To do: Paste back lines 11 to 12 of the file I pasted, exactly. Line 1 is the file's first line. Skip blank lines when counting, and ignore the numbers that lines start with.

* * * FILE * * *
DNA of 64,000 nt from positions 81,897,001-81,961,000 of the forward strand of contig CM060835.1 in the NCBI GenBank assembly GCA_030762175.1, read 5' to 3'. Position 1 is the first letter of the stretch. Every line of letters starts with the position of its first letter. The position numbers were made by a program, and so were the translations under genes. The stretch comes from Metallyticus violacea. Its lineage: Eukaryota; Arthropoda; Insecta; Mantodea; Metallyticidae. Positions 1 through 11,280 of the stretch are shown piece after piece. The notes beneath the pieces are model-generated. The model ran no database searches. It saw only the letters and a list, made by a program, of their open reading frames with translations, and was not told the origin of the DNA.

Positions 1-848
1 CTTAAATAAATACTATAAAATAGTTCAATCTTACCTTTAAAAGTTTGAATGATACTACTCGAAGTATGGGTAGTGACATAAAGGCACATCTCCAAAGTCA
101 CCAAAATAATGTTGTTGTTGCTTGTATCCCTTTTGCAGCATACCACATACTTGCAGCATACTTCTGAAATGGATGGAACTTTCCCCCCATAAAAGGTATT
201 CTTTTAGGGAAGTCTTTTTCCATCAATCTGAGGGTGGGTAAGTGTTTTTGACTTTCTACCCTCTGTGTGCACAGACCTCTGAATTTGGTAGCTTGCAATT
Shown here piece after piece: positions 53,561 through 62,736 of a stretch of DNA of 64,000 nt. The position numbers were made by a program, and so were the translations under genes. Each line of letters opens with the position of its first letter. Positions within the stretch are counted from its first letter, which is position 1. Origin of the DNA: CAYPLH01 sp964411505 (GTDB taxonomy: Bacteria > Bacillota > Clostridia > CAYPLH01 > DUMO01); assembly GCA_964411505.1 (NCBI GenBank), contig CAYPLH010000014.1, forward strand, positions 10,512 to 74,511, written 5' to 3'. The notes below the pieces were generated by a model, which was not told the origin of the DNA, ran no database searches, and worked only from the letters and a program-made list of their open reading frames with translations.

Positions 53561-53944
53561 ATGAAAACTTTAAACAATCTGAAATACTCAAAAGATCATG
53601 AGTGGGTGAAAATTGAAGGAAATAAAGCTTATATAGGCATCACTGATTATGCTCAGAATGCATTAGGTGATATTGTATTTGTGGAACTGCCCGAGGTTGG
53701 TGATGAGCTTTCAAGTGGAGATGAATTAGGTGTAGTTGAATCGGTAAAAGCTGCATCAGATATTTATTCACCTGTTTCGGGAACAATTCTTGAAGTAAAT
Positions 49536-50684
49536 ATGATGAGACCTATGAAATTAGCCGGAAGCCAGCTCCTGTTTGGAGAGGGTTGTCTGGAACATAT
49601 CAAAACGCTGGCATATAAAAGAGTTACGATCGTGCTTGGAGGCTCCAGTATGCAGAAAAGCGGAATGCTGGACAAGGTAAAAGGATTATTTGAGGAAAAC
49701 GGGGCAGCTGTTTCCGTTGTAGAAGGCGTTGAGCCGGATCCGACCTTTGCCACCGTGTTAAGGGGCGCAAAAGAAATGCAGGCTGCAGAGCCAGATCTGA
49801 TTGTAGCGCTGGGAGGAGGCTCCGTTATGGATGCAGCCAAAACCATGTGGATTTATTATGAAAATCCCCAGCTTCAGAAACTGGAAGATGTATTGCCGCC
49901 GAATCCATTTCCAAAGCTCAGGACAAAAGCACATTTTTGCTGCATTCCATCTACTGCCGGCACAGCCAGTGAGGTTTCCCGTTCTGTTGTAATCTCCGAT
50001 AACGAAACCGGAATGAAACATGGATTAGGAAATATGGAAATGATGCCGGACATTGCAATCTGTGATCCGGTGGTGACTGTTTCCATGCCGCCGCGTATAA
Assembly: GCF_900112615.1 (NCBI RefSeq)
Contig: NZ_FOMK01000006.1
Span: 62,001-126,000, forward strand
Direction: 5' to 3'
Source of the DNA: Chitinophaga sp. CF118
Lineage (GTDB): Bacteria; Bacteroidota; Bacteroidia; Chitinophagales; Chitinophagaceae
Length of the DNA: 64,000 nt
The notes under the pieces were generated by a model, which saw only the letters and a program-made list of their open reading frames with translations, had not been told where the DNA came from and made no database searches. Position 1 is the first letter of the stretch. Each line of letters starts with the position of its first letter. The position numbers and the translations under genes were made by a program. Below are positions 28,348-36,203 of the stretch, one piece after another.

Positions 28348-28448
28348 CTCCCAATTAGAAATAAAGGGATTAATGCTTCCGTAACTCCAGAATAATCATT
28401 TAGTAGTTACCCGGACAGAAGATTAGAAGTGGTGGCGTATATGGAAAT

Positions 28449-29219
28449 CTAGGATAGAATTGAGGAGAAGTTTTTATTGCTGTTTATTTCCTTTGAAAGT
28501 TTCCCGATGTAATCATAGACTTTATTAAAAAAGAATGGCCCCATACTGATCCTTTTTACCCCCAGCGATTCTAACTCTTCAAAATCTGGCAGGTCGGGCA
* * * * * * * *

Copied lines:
Positions 49536-50684
49536 ATGATGAGACCTATGAAATTAGCCGGAAGCCAGCTCCTGTTTGGAGAGGGTTGTCTGGAACATAT